Below is an image tweeted out the other day by our friends at Cycle Action Auckland showing the new AMETI Link road which is due to open any day now. The road runs from Mt Wellington Highway at Van Damm’s Lagoon alongside the rail line and through a tunnel next to the Panmure Train Station and linking back in with the existing road network at Morrin Rd. The intention is that this road will help take a large number of vehicles out of Panmure and allow for the roundabout to be removed.
The road is about 1.5km long and fairly straight with no intersections or driveways. In short it’s going to be like a motorway and I would bet that there will be huge numbers of people speeding along here. This road seems to take the idea of cycling by the motorway a step further and making it cycling on the motorway because that’s how it’s likely to feel for anyone brave enough to try. With such conditions it’s imperative that Auckland Transport provide protected cycle lanes yet as the photo shows that clearly hasn’t happened. This is completely unacceptable.
Now I understand that the road was designed about 4 years ago when our engineers and road planners were even more hostile to cycling infrastructure than they are now (most are still not great). With the project under construction the relevant staff at AT likely think their job is done however I feel AT need to be far more dynamic in how they deal with infrastructure under construction like this.
The next example comes from Westgate on a road that hasn’t even start started construction yet. Just north of the new town centre being constructed AT will build a new road to be known as Northside Dr. Around the road is expected to eventually be a large industrial area.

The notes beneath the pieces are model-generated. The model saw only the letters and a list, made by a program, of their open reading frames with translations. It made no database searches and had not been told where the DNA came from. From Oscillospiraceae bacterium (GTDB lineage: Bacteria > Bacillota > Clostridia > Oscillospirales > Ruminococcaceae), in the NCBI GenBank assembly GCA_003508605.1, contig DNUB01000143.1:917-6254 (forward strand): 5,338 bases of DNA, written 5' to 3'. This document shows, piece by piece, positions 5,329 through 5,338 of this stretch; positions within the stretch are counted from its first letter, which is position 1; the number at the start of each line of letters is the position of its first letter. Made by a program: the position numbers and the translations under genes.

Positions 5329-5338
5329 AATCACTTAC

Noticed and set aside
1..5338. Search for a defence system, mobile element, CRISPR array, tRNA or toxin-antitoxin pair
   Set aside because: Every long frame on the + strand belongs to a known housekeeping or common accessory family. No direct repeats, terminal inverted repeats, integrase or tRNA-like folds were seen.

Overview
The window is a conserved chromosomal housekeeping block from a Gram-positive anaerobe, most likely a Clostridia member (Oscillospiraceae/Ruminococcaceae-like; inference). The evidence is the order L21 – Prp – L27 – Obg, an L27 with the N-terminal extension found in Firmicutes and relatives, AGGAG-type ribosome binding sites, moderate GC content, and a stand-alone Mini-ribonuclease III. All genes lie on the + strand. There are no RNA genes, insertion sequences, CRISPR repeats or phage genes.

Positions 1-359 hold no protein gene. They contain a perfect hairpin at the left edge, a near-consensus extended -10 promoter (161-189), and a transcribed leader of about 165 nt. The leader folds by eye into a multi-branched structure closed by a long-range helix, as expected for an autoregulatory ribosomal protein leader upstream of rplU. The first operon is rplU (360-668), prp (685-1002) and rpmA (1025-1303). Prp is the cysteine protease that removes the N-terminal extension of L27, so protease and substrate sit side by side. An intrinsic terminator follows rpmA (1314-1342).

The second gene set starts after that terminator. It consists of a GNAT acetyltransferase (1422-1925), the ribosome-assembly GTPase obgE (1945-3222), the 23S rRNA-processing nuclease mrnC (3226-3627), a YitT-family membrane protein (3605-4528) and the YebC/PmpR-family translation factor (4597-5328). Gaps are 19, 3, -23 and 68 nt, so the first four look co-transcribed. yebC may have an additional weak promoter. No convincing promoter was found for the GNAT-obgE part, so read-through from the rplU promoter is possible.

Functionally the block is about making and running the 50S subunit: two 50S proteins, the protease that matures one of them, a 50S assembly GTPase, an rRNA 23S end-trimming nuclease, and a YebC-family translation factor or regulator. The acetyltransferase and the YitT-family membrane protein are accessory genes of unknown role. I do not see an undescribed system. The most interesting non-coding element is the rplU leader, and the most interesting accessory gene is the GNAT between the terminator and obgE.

To get across the motorway the NZTA were even kind enough to build the central columns for the bridge that will be needed to avoid disruption later on (who said they can’t future proof when they want too).
So what about the road design itself?
It appears from the documents that we’ll be getting on road cycle lanes although like above it does seem like they will be protected. Probably the worst part though is the bridge itself. If I’ve read the plan below right there will be cycle lanes on most of road except for one critical area – the bridge over the motorway. This means for a short period any cyclists will be forced into general traffic which due to the nature of the area could mean mixing with large trucks. That’s far less than ideal especially when there’s is/was the opportunity to do it right and have the cycle lanes carry on over the bridge. (click to enlarge the image below)
As mentioned, Auckland has a lot of work to do to retrofit the city for better walking, cycling and PT provision. It’s going to take some time for us to even look at most work that’s needed and the last thing we need is AT’s engineers putting on their 1960’s hats on when it comes to other modes.
Back in July former World Bank urban planner Alain Bertaud and his wife Marie-Agnes, a fellow professional in the field, came down to New Zealand at the invitation of the NZ Initiative and the Minister of Finance’s office to deliver a series of talks on urban economics. He had a number of thought-provoking things to say to urbanists of all stripes – a message that was very much in line with Transportblog’s core principles and big ideas.
He looks much happier in person
While Bertaud is sometimes cited as a proponent of low-density urban sprawl and motorway development, his arguments about urban development were nuanced and thoughtful. The Bertauds are, after all, urbanists themselves. They have chosen to live in vibrant, dense, and diverse cities – Paris, Washington, D.C., and lately New York. (That’s a revealed preference if I’ve ever seen one – they certainly don’t live in Houston!)